• To depart from iconic representations of inventors as extraordinary “others,” geniuses, people who are not “like us,” by presenting the stories of both famous and lesser-known historic and contemporary inventors from diverse backgrounds
    • To encourage public audiences to understand and explore the relationships among play, creativity, and invention.

  • Development process and challenges

    We faced two challenges in developing an exhibition about invention. The first was to create an exhibition that looked at invention in an innovative way. A review of exhibitions about invention, commissioned before embarking on this exhibition, found that there have been at least 25 exhibitions on the topic of invention over the past 25 years. We wondered how we could approach the subject matter in a fresh, new way. Our second challenge was to create an exhibition that would encourage visitors to make connections between their own lives and abilities and those of inventors. Front-end evaluation indicated that visitors were interested in the topic of invention and in the personal stories of inventors, but did not see their own creativity as related in any way to the creative activities of inventors.

    Examining the role of play in the invention process allowed us to address these two challenges. It did seem to be a take on invention that had not been explored before in an exhibition, and it allowed us to connect an everyday familiar process with invention, which many people seemed to hold in awe.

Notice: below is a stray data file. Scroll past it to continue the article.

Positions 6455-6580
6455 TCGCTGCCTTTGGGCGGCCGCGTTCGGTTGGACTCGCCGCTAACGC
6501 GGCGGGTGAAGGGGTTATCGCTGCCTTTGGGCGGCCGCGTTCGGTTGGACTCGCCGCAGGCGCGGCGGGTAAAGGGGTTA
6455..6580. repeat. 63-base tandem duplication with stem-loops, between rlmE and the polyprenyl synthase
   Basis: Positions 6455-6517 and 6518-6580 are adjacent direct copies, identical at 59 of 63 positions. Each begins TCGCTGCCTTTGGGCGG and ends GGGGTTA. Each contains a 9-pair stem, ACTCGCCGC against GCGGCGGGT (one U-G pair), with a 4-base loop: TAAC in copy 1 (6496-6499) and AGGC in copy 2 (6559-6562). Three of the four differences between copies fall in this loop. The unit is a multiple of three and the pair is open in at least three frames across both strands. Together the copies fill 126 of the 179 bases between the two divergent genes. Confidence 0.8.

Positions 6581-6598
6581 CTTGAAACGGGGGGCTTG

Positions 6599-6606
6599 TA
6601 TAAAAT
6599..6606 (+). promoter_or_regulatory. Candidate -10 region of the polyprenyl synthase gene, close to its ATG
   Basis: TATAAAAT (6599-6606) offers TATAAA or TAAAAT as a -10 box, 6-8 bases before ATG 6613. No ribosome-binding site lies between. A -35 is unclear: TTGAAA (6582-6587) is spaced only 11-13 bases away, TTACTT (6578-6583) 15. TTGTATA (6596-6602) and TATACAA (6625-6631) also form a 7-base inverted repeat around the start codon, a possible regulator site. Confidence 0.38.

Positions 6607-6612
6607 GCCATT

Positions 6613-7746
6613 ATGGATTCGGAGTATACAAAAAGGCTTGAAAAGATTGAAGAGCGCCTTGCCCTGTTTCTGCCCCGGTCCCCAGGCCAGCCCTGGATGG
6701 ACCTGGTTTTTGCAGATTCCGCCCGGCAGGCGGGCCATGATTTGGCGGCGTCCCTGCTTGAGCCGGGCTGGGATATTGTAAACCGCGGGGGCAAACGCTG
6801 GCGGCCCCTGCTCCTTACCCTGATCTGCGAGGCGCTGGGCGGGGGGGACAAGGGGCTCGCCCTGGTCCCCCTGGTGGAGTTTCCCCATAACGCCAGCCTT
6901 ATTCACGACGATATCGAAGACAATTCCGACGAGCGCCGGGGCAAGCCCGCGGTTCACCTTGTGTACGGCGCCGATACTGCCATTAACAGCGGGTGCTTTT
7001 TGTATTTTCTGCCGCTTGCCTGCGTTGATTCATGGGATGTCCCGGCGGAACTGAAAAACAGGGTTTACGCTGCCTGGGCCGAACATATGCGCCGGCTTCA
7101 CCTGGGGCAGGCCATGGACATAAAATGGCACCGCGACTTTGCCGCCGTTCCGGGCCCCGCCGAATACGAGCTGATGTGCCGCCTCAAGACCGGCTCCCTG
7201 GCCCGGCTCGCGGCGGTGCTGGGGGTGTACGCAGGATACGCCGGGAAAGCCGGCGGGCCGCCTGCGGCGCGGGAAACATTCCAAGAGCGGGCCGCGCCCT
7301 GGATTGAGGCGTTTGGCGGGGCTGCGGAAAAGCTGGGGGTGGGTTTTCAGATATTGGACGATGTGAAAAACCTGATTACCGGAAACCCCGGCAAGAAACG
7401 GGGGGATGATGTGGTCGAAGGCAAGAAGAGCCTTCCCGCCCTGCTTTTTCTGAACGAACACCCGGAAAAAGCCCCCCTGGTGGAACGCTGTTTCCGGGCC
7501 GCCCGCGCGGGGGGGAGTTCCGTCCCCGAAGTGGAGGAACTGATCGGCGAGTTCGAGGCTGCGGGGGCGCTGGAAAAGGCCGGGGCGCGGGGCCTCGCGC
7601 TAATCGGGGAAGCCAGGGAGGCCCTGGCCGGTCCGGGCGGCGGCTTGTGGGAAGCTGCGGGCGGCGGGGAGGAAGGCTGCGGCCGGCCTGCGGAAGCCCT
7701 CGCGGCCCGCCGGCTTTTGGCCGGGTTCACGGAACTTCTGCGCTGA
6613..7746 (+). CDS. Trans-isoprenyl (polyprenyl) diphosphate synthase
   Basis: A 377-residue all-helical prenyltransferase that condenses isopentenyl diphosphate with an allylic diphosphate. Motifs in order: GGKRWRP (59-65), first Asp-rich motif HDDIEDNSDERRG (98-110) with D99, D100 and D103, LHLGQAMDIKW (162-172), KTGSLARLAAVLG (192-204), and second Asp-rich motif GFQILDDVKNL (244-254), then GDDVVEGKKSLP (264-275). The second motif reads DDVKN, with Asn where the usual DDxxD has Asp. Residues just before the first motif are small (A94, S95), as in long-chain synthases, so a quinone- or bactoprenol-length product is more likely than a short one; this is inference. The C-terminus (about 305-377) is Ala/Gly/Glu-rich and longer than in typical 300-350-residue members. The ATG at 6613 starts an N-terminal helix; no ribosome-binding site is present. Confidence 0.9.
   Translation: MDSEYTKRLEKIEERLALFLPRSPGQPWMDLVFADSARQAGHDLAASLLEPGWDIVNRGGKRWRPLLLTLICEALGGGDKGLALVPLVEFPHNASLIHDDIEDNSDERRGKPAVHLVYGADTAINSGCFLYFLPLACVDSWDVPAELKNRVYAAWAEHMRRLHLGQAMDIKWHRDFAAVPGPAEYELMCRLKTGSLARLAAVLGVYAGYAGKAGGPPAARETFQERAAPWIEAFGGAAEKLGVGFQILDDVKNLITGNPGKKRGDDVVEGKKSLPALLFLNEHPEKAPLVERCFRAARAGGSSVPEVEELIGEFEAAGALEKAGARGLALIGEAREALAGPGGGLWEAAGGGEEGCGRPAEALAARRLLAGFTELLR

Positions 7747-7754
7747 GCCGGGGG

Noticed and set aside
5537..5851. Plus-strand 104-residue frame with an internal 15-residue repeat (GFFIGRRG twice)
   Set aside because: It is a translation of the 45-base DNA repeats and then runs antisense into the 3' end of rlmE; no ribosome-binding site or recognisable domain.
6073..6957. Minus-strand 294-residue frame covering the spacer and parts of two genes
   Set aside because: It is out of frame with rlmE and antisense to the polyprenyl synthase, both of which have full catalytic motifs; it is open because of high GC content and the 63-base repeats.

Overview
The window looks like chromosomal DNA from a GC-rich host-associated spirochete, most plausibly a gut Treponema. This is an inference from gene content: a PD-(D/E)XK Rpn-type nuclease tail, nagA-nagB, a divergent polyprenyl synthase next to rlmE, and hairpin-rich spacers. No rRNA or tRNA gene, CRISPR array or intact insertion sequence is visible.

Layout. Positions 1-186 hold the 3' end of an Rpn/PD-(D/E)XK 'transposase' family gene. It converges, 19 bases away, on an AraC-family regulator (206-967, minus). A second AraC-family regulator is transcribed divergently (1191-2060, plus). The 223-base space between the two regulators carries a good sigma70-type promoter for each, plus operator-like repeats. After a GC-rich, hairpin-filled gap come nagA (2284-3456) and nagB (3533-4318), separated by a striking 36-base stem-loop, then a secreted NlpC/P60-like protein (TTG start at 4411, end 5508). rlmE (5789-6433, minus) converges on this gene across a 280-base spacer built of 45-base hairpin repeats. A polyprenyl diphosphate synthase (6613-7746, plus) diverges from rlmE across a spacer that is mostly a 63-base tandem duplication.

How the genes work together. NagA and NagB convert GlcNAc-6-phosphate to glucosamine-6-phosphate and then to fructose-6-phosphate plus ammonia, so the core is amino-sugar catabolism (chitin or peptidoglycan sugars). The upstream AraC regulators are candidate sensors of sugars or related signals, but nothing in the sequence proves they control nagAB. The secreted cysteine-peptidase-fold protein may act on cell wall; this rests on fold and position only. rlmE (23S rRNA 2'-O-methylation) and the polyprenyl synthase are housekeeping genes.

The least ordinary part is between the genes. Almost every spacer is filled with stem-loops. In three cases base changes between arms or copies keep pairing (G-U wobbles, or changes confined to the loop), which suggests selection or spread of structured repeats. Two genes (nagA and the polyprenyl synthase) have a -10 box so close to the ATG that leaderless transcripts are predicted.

As we worked on the exhibition concept, we had more questions than firm ideas. A Lemelson Center symposium in fall 2000, “The Playful Mind,” had invited historians, inventors, developmental psychologists, artists, primatologists, and educators to consider the role of play in the invention process. The daylong discussion convinced us that there was some rich material to mine, but we wondered how the topic would hold up as an exhibition. Did inventors really think of themselves as playful? Were we short-changing the invention process by comparing it with play? How could we connect play with a pursuit that is often both physically and mentally demanding, risky, and fraught with failure? Actually, we realized, that description does sound like play – a human activity that is deeply satisfying, but not always “fun.” At times arduous, scary, and time consuming, play is something that human beings engage in spontaneously, wholeheartedly, and for its own sake. This is especially true when we are young, but in fact most of us continue to play in some way throughout life. It seems that this is especially true of inventors.